Review of the exhibition White Helmet, Baert Gallery, 2017.
Numerous cities throughout the world are experiencing surges in construction. It is impossible to travel and not see huge cranes and scaffolding lining streets. But since geography is fixed, the new often displaces the old: What is torn down is filled with history and memories that disappear forever. Construction requires destruction.
Teresa Braula Reis is a Lisbon-based artist whose work is concerned with aspects of building and decay. Using concrete as her primary material, she explores the relationship between temporality and permanence in the built environment. In her first Los Angeles exhibition, White Helmet, she brings the outside in, creating evocative sculptures that make reference to architecture and construction. A large site-specific work entitled, The passing hour, 2017, partially bisects the gallery. The piece is a long low barrier – four concrete blocks high – starting at the gallery wall and ending with an additional, taller concrete slab. This addendum is attached to a structural column in the center of the gallery and flows over a few of the cinder blocks. Fabricated from mortar, concrete and natural expansive minerals, this section of the piece was deliberately designed as a performance to crack as it set during the gallery opening, leaving cement shards and detritus in its wake, in part to illustrate the impermanence and fallibility of construction.
Braula Reis thinks about the fact that construction, like making art, is a time-based process. Concrete is not a fast material. It must be poured into a mold and then allowed to dry. During this process a lot can happen, and it is the unknown subtleties and that time “in between” that fascinates her. For example, four separate works titled Helmet hang on the gallery walls. Each helmet is cast with a different type of concrete. Worn by workers for protection, a construction helmet is not usually considered an aesthetic object. But in Braula Reis’ presentation, each helmet becomes a unique work of art, whose utilitarian function has been negated.
While White Helmet is an exhibition of discreet objects, it holds together as an installation wherein each work informs the others. Three small white plaster casts of segments of floor, brick and roof tiles form the triptych To define a place, to hold it still, 2017, becoming wall-based minimalist abstractions. The homage to minimalist sculpture can also been seen in Rising column, a sense of absence. Here, Braula Reis presents a vertical wooden formation that appears like a mold for a support column, but this structure is non-functional. Her sculpture, carefully crafted from plywood and pine, has only three sides instead of four, so it could not hold any material poured into it.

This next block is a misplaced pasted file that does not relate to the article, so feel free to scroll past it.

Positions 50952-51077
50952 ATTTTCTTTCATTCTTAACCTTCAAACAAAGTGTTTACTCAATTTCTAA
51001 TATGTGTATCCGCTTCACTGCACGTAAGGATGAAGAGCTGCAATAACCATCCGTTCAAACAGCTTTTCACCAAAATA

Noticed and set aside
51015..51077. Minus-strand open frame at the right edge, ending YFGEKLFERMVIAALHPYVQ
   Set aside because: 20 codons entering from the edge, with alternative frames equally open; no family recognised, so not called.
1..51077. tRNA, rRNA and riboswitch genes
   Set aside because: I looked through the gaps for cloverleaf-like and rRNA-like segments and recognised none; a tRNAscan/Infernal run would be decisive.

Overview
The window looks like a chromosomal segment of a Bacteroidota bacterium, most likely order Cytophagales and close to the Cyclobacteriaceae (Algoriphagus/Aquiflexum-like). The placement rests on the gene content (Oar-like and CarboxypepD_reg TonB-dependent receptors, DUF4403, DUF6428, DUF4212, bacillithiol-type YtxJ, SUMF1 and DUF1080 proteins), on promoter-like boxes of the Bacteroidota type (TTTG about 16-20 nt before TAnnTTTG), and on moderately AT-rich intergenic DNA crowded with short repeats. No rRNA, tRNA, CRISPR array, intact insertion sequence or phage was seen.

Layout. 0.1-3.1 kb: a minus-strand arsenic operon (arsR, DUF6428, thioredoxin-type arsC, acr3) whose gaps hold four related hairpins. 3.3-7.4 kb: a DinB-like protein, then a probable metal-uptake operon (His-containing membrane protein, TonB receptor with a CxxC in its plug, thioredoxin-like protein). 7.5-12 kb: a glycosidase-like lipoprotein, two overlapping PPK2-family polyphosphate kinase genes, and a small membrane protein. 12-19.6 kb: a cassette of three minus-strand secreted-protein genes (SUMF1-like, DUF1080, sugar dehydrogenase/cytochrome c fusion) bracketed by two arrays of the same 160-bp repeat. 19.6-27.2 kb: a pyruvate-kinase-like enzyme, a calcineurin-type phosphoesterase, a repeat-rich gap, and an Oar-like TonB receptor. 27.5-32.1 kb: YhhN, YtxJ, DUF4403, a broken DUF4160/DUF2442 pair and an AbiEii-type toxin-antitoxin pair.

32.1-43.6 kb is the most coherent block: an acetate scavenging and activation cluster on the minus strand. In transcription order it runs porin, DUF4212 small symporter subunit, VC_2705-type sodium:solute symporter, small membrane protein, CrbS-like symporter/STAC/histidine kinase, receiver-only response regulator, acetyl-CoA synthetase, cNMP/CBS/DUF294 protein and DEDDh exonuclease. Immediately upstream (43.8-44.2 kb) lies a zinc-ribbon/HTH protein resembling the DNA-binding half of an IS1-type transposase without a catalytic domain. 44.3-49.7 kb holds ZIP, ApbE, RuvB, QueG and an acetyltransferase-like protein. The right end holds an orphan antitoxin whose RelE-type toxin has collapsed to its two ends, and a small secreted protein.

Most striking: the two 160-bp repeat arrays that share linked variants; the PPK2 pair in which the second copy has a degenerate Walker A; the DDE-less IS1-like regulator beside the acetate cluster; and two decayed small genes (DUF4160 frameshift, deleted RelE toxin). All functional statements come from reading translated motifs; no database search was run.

Braula Reis’ works allude to the creative process of building, yet simultaneously frustrate expectations, as what she creates in the gallery are artifacts rather than complete structures. The idea of frustration is most clearly articulated in If only I could stay (protective boots), where her work boots have been embedded in blocks of concrete, making movement an impossibility and rendering them unwearable. Similarly, in the video diptych 00:04:54 (in collaboration with James Lake), 2014, viewers watch a pile of sand slowly form on the floor as it is passed between the cupped hands of two figures until none is left.
This poetic yet ultimately futile act speaks to Braula Reis’ interest in the processes of construction and what that process yields: potential for shelter, changes in site lines, and eventual removal and replacement. By bringing construction materials inside the gallery and creating her works in situ, she acknowledges that anything built will ultimately be destroyed. Her works become ghosts, memories of what was or what could be and speak metaphorically to the impermanence of the built environment.